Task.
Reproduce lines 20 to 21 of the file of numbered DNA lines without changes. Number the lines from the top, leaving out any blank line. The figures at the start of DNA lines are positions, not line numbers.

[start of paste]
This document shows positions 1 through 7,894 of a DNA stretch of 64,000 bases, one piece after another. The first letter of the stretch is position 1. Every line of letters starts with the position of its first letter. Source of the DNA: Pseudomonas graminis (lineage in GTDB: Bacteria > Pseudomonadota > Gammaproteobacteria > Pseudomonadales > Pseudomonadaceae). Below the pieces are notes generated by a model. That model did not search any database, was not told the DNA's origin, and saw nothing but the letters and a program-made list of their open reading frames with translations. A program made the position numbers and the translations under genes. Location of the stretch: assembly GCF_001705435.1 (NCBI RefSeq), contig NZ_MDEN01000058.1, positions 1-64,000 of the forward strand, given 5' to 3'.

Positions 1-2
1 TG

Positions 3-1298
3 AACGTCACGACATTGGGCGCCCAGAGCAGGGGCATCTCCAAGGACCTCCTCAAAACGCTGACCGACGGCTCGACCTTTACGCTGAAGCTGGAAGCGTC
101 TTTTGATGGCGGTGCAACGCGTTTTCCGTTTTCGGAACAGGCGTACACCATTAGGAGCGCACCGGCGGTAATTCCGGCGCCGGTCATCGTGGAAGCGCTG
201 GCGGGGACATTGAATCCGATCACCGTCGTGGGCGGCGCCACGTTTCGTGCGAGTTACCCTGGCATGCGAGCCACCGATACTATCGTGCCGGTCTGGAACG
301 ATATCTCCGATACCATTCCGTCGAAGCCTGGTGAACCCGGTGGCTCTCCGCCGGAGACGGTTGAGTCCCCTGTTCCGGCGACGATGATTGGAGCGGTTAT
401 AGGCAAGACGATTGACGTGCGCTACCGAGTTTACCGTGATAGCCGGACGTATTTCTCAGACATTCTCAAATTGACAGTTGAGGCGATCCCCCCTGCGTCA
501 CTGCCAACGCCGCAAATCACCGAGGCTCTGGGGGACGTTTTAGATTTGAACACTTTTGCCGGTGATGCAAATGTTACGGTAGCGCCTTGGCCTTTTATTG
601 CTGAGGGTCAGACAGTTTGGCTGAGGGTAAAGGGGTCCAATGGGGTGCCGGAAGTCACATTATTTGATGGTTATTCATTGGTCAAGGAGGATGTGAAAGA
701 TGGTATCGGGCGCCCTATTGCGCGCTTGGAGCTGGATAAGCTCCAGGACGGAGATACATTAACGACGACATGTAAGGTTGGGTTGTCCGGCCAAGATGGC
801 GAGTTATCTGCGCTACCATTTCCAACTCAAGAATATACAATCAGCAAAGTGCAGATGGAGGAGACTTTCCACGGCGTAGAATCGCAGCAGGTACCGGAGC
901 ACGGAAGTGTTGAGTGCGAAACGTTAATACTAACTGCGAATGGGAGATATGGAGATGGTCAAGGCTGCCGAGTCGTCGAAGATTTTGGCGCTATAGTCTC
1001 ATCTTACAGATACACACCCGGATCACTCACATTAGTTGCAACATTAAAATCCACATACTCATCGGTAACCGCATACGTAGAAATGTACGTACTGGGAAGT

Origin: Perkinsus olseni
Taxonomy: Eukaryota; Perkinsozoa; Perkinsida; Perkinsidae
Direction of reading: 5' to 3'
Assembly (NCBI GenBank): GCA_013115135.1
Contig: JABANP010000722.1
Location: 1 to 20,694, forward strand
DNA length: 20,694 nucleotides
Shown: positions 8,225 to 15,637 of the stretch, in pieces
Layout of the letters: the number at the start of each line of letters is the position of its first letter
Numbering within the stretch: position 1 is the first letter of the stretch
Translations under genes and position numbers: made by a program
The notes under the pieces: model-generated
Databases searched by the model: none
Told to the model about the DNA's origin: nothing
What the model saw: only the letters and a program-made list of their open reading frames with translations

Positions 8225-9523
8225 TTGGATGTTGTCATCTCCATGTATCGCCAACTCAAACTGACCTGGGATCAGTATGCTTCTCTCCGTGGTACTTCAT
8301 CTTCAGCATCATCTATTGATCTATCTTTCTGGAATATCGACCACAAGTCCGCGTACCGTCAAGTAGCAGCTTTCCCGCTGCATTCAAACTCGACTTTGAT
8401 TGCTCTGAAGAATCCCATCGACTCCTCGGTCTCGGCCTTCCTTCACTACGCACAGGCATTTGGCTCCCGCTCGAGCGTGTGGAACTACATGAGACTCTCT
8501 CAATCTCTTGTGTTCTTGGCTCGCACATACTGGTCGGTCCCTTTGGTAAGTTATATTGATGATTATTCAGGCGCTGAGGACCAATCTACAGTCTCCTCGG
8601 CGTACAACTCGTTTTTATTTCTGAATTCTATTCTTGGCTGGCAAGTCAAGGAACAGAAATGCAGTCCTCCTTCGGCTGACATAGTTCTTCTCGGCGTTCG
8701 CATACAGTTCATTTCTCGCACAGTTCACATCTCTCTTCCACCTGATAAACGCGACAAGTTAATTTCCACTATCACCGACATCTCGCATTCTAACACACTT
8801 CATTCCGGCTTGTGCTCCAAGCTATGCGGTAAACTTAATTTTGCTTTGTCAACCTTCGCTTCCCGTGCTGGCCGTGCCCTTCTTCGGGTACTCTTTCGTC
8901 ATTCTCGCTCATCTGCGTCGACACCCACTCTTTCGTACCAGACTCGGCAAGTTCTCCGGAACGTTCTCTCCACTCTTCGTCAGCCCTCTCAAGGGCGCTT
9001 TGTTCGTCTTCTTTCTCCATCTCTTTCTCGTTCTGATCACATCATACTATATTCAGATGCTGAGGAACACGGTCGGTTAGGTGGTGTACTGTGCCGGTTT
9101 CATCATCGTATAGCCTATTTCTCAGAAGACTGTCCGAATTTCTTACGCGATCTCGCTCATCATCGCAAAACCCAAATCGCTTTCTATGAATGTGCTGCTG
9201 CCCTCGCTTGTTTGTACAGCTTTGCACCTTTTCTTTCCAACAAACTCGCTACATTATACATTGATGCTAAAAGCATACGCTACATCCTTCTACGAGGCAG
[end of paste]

Contig: JABANP010000722.1
Location: 1 to 20,694, forward strand